NZ Pork aims to give mums a break from the cooking, gets some more grief for gender stereotyping

  • Advertising
  • February 17, 2015
  • StopPress Team
NZ Pork aims to give mums a break from the cooking, gets some more grief for gender stereotyping

Whether it's the objectification of women (and, to a lesser degree, men) or the representation of male dunces incapable of doing the simplest of tasks, much has been written about the role of gender stereotypes in advertising. And now NZ Pork's latest campaign, which aims to get men back into the kitchen, cook some pig and give their 'missuses' a break, has earned the ire of some for taking things back to the '50s. 

As it says on the website Mum's Night Off: "We reckon it’s time more women got out of the kitchen, and more men started to man them. But we know it ain’t easy. So stop scratching your nuts, get your apron on, and let’s get cooking 100% NZPork."

The website offers meal suggestions for males, with the ability to rank the recipes on a difficulty scale of burping after a beer, backing a trailer and remembering the missus' birthday. The website can also switch between blokes mode and mum's mode so women can rank their male partner's skills and find an appropriate recipe (for example, Your Big Pork Balls or Dog Box Escape Pork Steaks). It also allows users to Dob in a Dad who isn't pulling his weight, offers tips on how to stay manly in the kitchen ("always use an axe") and features a glossary explaining kitchen terms ("recipe book: thing you wife stands on to reach things"). 

According to the NBR, the campaign, which is funded by the industry body's levy and is expected to run for a year, is costing $1 million and the idea behind it stems from a survey of 1000 people that found women do the cooking and shopping 90 percent of the time and 86 percent of women said they would prefer their husband or partner to do more cooking. 

So they seem to mean well. And it is intended to be tongue and cheek. But the execution has riled some on NZ Pork's Facebook page. And while NZ Pork says it expected a negative response from the "activists" that attempt to raise awareness about animal cruelty in the pork industry, an issue that has gained more prominence in recent years after incriminating videos have been made public, its chief executive Owen Symmans told the NBR New Zealanders had a bold sense of humour and would see the funny side.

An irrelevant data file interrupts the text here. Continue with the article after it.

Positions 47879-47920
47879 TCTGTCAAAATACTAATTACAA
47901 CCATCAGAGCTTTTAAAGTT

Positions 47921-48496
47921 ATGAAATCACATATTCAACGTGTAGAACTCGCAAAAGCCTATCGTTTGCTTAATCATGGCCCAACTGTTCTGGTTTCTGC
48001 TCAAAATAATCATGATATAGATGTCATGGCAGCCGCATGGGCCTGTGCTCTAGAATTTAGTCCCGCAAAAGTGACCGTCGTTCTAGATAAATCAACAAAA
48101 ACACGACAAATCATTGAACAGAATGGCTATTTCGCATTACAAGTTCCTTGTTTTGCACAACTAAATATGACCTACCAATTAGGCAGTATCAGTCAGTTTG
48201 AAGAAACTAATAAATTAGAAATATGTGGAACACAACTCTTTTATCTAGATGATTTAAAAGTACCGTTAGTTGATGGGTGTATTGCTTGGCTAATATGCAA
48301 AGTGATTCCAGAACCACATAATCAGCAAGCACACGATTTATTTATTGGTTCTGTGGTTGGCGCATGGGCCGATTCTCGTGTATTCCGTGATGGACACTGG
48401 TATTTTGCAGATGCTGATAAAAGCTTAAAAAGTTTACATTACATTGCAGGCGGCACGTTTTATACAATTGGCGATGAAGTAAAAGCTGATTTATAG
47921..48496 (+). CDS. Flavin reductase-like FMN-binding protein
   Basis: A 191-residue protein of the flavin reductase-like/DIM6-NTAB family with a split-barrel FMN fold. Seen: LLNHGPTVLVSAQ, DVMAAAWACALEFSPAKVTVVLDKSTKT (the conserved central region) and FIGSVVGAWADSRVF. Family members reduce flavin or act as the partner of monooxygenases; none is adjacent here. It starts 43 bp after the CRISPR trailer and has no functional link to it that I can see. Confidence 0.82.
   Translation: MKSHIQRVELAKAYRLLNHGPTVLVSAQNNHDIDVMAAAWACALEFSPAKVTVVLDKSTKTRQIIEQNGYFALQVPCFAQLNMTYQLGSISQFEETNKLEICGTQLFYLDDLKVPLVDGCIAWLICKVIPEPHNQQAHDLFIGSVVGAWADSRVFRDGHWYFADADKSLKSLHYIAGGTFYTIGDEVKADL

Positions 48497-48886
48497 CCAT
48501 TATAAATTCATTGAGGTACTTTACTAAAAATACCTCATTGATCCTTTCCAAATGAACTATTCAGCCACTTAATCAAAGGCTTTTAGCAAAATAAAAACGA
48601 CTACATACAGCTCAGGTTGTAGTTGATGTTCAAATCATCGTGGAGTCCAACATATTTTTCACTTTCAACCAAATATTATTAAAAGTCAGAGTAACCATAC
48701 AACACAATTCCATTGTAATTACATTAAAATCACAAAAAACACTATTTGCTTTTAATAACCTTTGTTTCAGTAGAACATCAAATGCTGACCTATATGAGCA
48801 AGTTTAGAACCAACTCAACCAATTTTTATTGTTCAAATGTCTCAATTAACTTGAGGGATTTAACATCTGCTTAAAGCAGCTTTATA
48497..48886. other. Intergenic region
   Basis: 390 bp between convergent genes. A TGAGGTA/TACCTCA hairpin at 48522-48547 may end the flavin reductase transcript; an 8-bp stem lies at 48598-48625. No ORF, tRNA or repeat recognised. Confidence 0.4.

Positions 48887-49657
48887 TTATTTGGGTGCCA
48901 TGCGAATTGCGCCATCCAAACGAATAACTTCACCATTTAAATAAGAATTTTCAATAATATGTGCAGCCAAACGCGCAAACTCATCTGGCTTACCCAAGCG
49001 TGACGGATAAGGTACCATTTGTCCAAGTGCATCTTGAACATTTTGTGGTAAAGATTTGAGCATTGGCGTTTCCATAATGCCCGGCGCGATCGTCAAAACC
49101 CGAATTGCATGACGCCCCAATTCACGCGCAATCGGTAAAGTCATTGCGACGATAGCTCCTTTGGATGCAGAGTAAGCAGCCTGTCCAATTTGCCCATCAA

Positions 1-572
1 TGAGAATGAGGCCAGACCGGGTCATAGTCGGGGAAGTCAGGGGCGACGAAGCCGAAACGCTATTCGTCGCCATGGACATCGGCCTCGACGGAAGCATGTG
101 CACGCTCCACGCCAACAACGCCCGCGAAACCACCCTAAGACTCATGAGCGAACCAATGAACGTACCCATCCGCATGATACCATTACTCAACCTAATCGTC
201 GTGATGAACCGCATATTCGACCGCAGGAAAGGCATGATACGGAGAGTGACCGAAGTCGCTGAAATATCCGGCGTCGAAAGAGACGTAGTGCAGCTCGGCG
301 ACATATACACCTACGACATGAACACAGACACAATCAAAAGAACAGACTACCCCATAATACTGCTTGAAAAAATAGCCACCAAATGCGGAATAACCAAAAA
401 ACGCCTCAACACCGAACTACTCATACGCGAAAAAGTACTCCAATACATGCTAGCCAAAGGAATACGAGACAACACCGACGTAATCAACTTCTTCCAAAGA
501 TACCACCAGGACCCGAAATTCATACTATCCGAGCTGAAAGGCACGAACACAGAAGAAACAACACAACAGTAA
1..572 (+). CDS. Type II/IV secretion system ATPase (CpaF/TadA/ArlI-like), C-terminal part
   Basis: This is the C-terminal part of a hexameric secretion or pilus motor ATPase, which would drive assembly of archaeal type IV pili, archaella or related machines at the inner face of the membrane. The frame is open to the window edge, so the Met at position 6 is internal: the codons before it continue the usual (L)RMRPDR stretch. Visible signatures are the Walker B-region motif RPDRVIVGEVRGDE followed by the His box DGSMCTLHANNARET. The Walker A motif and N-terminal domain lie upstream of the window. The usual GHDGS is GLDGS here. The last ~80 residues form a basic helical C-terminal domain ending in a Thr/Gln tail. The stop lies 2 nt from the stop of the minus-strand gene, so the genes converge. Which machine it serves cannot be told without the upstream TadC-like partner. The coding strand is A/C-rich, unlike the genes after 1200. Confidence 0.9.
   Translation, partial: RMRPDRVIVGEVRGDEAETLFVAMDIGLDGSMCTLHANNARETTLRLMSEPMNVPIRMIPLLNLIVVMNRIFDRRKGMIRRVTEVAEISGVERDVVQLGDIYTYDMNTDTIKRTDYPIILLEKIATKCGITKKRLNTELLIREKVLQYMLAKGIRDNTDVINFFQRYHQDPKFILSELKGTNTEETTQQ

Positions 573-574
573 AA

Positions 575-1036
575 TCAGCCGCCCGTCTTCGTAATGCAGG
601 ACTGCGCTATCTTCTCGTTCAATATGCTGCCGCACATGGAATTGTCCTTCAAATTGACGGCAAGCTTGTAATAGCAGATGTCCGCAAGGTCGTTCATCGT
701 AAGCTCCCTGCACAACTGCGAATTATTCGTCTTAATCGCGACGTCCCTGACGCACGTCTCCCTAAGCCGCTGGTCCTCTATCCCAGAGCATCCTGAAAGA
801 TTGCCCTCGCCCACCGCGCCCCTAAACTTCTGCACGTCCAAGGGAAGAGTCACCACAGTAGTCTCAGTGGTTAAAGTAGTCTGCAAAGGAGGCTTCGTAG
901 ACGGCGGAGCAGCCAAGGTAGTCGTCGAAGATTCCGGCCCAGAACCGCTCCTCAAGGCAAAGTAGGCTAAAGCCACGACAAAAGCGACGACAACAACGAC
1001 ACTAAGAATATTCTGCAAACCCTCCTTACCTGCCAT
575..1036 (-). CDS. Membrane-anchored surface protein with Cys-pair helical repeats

Shine was behind the ad (and it has some history in the realm of manvertising after the launch of various Mammoth products, most of which have been discontinued). It took over from Ogilvy, which produced a series of ads featuring slightly less OTT gender stereotypes a few years back in an effort to get pork into more trolleys. 

This is a community discussion forum. Comment is free but please respect our rules:

  1. Don’t be abusive or use sweary type words
  2. Don’t break the law: libel, slander and defamatory comments are forbidden
  3. Don’t resort to name-calling, mean-spiritedness, or slagging off
  4. Don’t pretend to be someone else.

If we find you doing these things, your comments will be edited without recourse and you may be asked to go away and reconsider your actions.
We respect the right to free speech and anonymous comments. Don’t abuse the privilege.

Is consolidation the way of the future?

  • Advertising
  • January 18, 2019
  • Caitlin Salter
Is consolidation the way of the future?

The tail end of 2018 brought with it some major announcements between media companies and the booming out-of-home market. Nearly two months since NZME and Go Media enacted their partnership and MediaWorks and QMS Media announced their proposed merger, we have a chat with media agencies to see whether the latest developments are a sign of things to come.

Read more
Next page
Results for

StopPress provides essential industry news and intelligence, updated daily. And the digital newsletter delivers the latest news to your inbox twice a week — for free!

©2009–2019 ICG Media. All rights reserved.
Use of this site constitutes acceptance of our Privacy policy.


Contact Vernene Medcalf at +64 21 628 200 to advertise in StopPress.

View Media Kit